Heavy Workload 2011 - Average Read Speed

Heavy Workload 2011 - Average Write Speed

The next three charts just represent the same data, but in a different manner. Instead of looking at average data rate, we're looking at how long the disk was busy for during this entire test. Note that disk busy time excludes any and all idles, this is just how long the SSD was busy doing something:

Heavy Workload 2011 - Disk Busy Time

Heavy Workload 2011 - Disk Busy Time (Reads)

Heavy Workload 2011 - Disk Busy Time (Writes)

AS-SSD Incompressible Sequential Performance AnandTech Storage Bench 2011 - Light Workload
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  • Xpage - Wednesday, December 28, 2011 - link

    Thank you for the review on a model that is more down to earth on its cost. Reply
  • JonnyDough - Wednesday, December 28, 2011 - link

    I second that. I'm glad you went with a lower capacity model. I wish you had included a first generation Vertex drive, along with a second for scaling. It may be SATA II, but I'm still using Vertex 2 drives and I would like to see just how modern drives compare.

    Also, it seems to me that the best middle of the road performer here is Patriot's Wildfire drive.
    Reply
  • realjetavenger - Wednesday, December 28, 2011 - link

    I was thinking the same thing. The Kingston HyperX and Patriot Wildfire are at the top of most of the charts and seem to be the real winners here. Reply
  • harshw - Wednesday, December 28, 2011 - link

    Hi Anand

    Will you be reviewing mSATA SSDs at any point ? It's the same thing with them - limited PCB space meaning 2-4 NAND chips => much less performance. I'm looking to add some mSATA SSDs to my HTPC and laptop, but where the vendors advertise insane performance, the forums tell another story :)
    Reply
  • Rick83 - Wednesday, December 28, 2011 - link

    A little tip: For small devices go for SLC NAND. That way you still get decent performance (and life-time - with little space there are less replacement blocks, and only so much load-leveling you can do) out of small devices, while only paying about ~2.5x as much - which at the small volumes isn't so dramatic. Reply
  • harshw - Wednesday, December 28, 2011 - link

    The cheapest for 20GB SLC mSATA is £100 - that's the Intel 311 series. Is there a 40GB SLC mSATA ? Can't seem to find any

    In any case a Kingston mSATA 60GB with the Phison controller nets for £75 and the OCZ Nocti 60GB with the Sandforce controller is £90~£100. The OCZ Strata 60GB with the Indilinx Eco controller is also around £75 but since there are no reviews and proper tests, can't really figure out which one to buy ...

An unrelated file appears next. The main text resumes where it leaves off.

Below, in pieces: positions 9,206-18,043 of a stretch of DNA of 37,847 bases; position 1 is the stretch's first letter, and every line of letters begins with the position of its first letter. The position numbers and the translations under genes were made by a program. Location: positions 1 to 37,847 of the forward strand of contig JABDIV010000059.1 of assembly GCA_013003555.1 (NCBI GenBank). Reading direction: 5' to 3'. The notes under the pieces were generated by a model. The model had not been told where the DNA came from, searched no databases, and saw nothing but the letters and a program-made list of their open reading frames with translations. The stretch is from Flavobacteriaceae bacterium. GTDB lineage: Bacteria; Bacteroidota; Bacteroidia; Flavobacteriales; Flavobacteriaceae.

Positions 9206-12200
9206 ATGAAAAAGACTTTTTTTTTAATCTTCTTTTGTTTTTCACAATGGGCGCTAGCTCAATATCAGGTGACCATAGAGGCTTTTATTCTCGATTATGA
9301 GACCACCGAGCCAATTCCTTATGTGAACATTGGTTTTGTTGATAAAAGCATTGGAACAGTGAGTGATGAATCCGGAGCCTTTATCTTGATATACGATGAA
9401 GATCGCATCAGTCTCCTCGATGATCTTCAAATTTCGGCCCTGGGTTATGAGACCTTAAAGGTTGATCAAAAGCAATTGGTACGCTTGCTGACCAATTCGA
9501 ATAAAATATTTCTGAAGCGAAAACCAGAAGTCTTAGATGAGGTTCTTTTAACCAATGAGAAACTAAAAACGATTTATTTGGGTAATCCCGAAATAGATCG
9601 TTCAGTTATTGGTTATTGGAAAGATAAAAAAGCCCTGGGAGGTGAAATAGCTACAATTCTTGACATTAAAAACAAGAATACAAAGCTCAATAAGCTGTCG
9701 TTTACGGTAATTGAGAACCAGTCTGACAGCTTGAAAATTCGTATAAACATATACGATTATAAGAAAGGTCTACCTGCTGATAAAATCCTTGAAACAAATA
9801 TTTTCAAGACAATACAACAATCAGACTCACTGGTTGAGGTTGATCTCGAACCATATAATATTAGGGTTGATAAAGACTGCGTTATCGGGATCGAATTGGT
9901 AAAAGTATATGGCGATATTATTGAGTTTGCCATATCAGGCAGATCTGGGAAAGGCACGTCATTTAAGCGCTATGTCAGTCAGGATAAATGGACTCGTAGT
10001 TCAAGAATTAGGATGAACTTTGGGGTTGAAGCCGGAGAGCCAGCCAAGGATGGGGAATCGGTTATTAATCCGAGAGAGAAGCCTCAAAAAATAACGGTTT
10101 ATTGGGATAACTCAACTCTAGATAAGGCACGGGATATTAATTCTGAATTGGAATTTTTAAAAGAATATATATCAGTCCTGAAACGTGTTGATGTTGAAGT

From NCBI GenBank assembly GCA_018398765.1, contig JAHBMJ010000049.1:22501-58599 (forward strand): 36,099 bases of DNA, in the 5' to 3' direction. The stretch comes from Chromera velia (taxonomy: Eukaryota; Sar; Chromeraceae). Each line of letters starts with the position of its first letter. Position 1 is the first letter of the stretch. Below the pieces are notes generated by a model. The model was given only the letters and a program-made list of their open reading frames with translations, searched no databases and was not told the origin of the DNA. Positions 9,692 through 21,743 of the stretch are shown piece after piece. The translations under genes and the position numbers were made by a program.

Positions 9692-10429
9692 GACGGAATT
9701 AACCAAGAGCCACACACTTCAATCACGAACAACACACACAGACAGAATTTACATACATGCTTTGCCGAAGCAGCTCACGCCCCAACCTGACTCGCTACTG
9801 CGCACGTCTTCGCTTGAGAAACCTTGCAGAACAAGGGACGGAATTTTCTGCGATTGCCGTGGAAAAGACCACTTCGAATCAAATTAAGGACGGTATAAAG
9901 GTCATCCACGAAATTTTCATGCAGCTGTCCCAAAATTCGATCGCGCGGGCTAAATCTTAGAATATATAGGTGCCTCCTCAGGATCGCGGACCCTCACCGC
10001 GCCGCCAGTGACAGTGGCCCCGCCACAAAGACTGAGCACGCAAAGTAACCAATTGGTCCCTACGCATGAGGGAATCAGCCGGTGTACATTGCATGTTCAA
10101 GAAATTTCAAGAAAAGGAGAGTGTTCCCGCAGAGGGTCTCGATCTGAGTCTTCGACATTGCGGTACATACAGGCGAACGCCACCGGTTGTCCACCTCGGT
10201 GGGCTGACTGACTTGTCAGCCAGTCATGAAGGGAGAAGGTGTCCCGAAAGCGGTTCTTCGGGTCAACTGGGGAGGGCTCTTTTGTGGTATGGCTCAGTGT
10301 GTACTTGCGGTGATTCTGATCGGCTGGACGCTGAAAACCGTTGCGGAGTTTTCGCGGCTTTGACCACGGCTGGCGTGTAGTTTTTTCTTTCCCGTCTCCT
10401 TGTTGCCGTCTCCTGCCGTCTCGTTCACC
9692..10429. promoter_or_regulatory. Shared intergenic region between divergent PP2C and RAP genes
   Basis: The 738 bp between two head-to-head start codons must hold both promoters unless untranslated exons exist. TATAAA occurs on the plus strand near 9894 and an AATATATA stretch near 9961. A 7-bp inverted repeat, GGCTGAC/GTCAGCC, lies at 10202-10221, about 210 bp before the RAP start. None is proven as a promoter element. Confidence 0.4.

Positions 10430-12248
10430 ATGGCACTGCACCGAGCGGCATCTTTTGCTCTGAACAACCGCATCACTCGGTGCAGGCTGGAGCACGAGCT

Reply
  • Rick83 - Saturday, January 07, 2012 - link

    Small devices for me are in fact up to 20 GB (I'm running two 8GB SSDs, where MLC might fall short). Above that, there is usually enough space to do decent wear leveling. (Wear is a function of the amount of writes per write block, hence the same amount of data written to a small drive over the same time, means more writes per cell, given the same level of write amplification)

    It depends on your use case as well - for hybrid-caching or silencing down a HDD by putting the swap file on flash, SLC is probably the better choice, but for portable applications, MLC always wins due to size being more important than performance.
    Reply
  • Ammaross - Wednesday, December 28, 2011 - link

    They've already benched the Intel mSATA devices. I'd go with MLC simply for cost effective reasons. In a year or two if you even are remotely worried about your NAND life, go buy another drive with the now twice the capacity and half the price.... (btw, NAND lifespan isn't near as important as it used to be. You're far more likely to drop-kick your Atom CPU well before your NAND dies). Reply
  • Samus - Wednesday, December 28, 2011 - link

    You are so sexy! Reply
  • Tchamber - Wednesday, December 28, 2011 - link

    I liked your comment about how many Velociraptors we could RAID for the price of an SSD. I have two 300gig 'Raptors in my desktop, backed by an i7 970. Funny thing, my Core 2 Quad latop with and Intel SSD 320 120gig feels every bit as snappy, even better when booting or loading PSE. I should put the SSD in my desktop for a day and see what my file transfers would be. Reply